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|Topic Review (Newest First)|
|10-07-2012 02:26 PM|
I can make this work. Thx for the info
Lutron Skylark 300-Watt Light Almond 3-Speed Slide Ceiling Fan Control
|10-06-2012 08:35 AM|
At one time Radio Shack used to carry stuff like Potentiometers, but not sure if they still do...I tend to avoid going into crap-shack for the most part.
The op could look at some of the woodworking sites for a better quality Router Speed Control that was posted above but from Harbor Freight.
I agree with TR and that anything electrical in nature from HF is of questionable quality and durability...I'd hate to be jury-rigging something together using their stuff vs. what they were actually designed for, like using a router with that Pot.
|10-05-2012 07:10 PM|
A rheostat/potentiometer slows down the motor by intentionally wasting power, AKA generating heat, and it can get very hot even with a 30W motor (1/25 HP). A modern dimmer or speed controller instead uses a triac, which rapidly turns on and off completely, so it wastes little power and stays far cooler, regardless of the speed of the motor or brightness of the lamp
I'd be scared of using a motor controller from Harbor Freight because the quality of their electronic products tends to be very, very low, but HF is really good about warranties, at least during the first 90 days. OTOH about every light dimmer sold at hardware stores, Wal-mart, and Home Depot is UL or CSA approved for safety, so as long as you put it in a steel box and use a 3-wire grounded power cord, you shouldn't have to worry about fire or electrocution.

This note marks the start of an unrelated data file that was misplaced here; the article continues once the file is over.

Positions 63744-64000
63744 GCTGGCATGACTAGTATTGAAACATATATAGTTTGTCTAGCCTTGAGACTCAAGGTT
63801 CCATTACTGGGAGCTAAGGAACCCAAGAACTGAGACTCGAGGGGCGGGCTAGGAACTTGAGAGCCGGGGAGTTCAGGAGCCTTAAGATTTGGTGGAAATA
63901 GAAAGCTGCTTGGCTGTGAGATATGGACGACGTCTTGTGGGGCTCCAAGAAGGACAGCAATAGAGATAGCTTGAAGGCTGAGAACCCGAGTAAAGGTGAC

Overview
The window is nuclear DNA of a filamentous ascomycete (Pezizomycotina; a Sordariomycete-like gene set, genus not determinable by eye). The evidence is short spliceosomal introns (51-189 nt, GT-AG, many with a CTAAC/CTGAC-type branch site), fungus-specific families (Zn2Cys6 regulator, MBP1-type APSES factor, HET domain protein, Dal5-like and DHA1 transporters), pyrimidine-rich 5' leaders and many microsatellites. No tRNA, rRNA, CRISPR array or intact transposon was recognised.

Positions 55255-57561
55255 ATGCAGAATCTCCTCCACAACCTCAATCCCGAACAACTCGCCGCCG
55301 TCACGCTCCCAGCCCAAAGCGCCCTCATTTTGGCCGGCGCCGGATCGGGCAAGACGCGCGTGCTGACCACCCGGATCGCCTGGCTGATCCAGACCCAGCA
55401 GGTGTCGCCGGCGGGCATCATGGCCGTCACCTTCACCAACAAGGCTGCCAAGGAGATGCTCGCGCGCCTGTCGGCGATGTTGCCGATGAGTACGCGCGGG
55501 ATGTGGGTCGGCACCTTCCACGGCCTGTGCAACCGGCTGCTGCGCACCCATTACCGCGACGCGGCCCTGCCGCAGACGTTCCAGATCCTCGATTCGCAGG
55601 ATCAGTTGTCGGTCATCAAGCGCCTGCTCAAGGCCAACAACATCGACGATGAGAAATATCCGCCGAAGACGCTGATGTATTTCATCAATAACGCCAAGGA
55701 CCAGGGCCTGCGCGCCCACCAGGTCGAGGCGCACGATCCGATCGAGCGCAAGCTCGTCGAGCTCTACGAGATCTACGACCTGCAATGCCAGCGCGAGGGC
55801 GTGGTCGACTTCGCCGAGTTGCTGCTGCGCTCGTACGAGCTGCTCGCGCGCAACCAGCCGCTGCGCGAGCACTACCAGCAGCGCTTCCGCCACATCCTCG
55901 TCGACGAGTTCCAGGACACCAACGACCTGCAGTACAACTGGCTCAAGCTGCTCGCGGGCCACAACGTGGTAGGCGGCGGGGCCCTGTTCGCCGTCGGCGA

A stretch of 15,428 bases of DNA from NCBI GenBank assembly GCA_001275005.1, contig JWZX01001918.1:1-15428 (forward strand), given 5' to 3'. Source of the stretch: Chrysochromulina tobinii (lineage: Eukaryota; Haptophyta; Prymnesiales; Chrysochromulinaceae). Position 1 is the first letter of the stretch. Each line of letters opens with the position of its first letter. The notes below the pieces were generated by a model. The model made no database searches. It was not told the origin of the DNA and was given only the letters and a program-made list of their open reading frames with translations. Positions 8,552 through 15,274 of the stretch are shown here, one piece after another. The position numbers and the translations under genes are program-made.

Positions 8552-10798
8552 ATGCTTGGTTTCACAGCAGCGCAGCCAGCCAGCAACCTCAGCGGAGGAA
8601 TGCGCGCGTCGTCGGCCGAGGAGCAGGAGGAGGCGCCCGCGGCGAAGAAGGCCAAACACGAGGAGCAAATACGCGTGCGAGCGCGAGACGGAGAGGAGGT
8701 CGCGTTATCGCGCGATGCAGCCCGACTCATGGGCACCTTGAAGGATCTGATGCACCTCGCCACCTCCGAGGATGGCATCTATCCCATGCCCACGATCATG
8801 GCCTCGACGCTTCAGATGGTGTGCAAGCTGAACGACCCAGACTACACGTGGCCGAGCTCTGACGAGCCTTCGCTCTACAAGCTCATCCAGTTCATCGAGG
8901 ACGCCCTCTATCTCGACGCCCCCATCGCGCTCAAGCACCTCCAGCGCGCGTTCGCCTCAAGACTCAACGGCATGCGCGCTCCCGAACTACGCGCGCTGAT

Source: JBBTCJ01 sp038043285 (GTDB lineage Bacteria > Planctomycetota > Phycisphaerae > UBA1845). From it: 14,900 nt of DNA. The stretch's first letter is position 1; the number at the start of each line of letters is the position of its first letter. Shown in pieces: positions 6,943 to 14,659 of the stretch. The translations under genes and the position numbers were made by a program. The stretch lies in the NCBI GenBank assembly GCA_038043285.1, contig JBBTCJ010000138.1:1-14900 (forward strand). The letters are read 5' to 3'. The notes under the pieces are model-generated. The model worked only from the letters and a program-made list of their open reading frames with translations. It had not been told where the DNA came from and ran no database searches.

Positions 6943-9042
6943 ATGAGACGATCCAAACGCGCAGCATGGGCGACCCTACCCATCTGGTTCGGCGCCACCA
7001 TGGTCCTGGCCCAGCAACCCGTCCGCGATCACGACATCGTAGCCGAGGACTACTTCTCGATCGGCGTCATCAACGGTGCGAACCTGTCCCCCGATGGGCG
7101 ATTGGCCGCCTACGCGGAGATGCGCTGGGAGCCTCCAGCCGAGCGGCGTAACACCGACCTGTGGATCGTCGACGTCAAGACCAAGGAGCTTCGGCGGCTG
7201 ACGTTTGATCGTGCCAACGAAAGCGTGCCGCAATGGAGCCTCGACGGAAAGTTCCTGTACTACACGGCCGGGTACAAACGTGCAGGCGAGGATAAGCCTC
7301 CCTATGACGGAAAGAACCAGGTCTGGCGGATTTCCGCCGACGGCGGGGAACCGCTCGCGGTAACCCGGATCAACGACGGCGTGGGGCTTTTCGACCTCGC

A fan speed control switch selects among different motor windings, but a 2-speed motor can also be controlled by putting a diode in series when it's desired to cut the voltage in half. A diode rated for at least 3 amps and at least 400 volts peak inverse voltage should work fine with for this. Even though a 1/25 HP motor doesn't draw more than 1/4 amp, you want the diode to be rated much higher to withstand surges. Whether you use just a diode or a light dimmer, install a fuse ahead of it that's rated for no more than the maximum amp rating of the dimmer or diode.
|10-05-2012 04:17 PM|
|zzyzzx||OK, would you be OK with a better branded one?|
|10-05-2012 03:58 PM|
|10-05-2012 08:44 AM|
Depends upon the rating of the dimmer. Something like this would probably work:
Router Speed Control
|10-05-2012 06:11 AM|
|Brattles||They all look the same to me, those things that go in the wall box, but I'll do that.|
|10-04-2012 09:34 PM|
Use a rheostat for a ceiling fan like you can find at the hardware store. DON'T use one for lights. Make sure it is good for at least 120VA (volt amps). Should run you about $25-$35.
|10-04-2012 05:56 PM|
|10-04-2012 05:31 PM|
|10-04-2012 05:25 PM|
What should I use to slow down a motor?
0.7 amps at 115 volts or 80 watts.
|10-04-2012 05:05 PM|
|Frogstar||A potentiometer is like a rheostat.|
|10-04-2012 04:52 PM|
|Dr. J||yes but uhh.... not sure I'd use a light dimmer to slow a motor. I think the worst that would happen is you'd burn up the dimmer. Or start a fire.|
|10-04-2012 04:48 PM|
Is a 120 volt AC potentiometer the same as a cheap light dimmer?
I want to slow a 1/25 HP 120VAC motor, and the manufacturer says I should use a potentiometer but it's not clear just what that is.
Will an inexpensive light rotary light dimmer switch do it, and is that the same as a fan control speed switch?
What should I use to slow down a motor?